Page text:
Contents align to MA.8.CCSS.Math.Content.8.SP Statistics and Probability

### Quiz - 8.SP Statistics and Probability: Investigate patterns of association in bivariate data: Standards: 8.SP.1, 8.SP.2, 8.SP.3, 8.SP.4

by Allen Wolmer
Standards: 8.SP.1, 8.SP.2, 8.SP.3, 8.SP.4
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### 8.SP.1 Investigate patterns of association in bivariate data: Construct and interpret scatter plots

by Allen Wolmer

Investigate patterns of association in bivariate data: Construct and interpret scatter plots for bivariate measurement data to investigate patterns of association between two quantities. Describe patterns such as clustering, outliers, positive or negative association, linear association, and nonlinear association.

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### 8.SP.2 Investigate patterns of association in bivariate data: Straight lines as models

by Allen Wolmer

Investigate patterns of association in bivariate data: Know that straight lines are widely used to model relationships between two quantitative variables. For scatter plots that suggest a linear association, informally fit a straight line, and informally assess the model fit by judging the closeness of the data points to the line.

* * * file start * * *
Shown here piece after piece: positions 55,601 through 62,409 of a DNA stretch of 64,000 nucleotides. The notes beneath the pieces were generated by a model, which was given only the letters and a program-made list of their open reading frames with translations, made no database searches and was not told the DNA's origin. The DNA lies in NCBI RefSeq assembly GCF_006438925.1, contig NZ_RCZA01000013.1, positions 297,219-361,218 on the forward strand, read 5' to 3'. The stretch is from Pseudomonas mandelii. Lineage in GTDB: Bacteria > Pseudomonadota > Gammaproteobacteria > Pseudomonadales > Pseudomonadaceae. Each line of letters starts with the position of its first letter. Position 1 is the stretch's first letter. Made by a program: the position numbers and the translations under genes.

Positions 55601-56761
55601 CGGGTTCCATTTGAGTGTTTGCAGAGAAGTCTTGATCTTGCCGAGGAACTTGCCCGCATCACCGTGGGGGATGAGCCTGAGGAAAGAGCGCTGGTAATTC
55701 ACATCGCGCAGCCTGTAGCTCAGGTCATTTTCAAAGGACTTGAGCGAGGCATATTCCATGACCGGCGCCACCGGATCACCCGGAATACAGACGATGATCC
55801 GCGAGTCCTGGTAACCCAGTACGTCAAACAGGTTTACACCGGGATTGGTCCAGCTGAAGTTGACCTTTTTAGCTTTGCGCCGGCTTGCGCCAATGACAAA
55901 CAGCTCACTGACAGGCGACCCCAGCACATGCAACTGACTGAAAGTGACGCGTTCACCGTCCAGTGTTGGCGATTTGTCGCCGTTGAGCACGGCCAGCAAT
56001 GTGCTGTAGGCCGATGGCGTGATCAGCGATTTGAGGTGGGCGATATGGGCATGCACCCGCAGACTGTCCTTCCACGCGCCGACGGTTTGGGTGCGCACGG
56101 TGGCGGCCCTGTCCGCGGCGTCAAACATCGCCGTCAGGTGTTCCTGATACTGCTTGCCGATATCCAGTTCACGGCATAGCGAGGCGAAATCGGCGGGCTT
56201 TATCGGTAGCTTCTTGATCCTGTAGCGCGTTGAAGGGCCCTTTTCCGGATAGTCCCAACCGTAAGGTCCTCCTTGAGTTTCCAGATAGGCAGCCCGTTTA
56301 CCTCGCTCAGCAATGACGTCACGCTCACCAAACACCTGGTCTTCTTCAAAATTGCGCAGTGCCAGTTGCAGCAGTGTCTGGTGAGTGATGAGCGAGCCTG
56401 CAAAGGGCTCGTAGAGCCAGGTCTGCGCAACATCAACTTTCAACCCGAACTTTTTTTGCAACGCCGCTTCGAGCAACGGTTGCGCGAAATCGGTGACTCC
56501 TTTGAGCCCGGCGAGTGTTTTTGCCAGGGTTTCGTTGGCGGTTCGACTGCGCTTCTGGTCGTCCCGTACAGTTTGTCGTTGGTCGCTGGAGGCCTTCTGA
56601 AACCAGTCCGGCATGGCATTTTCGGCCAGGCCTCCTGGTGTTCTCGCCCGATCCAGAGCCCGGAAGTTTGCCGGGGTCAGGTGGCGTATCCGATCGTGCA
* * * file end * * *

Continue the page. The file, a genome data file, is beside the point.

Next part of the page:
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### 8.SP.3 Investigate patterns of association in bivariate data: Use the equation of a linear model to solve problems

by Allen Wolmer

Investigate patterns of association in bivariate data: Use the equation of a linear model to solve problems in the context of bivariate measurement data, interpreting the slope and intercept. For example, in a linear model for a biology experiment, interpret a slope of 1.5 cm/hr as meaning that an additional hour of sunlight each day is associated with an additional 1.5 cm in mature plant height.

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### 8.SP.4 Investigate patterns of association in bivariate data: Frequencies and relative frequencies

by Allen Wolmer

Investigate patterns of association in bivariate data: Understand that patterns of association can also be seen in bivariate categorical data by displaying frequencies and relative frequencies in a two-way table. Construct and interpret a two-way table summarizing data on two categorical variables collected from the same subjects. Use relative frequencies calculated for rows or columns to describe possible association between the two variables. For example, collect data from students in your class on whether or not they have a curfew on school nights and whether or not they have assigned chores at home. Is there evidence that those who have a curfew also tend to have chores?

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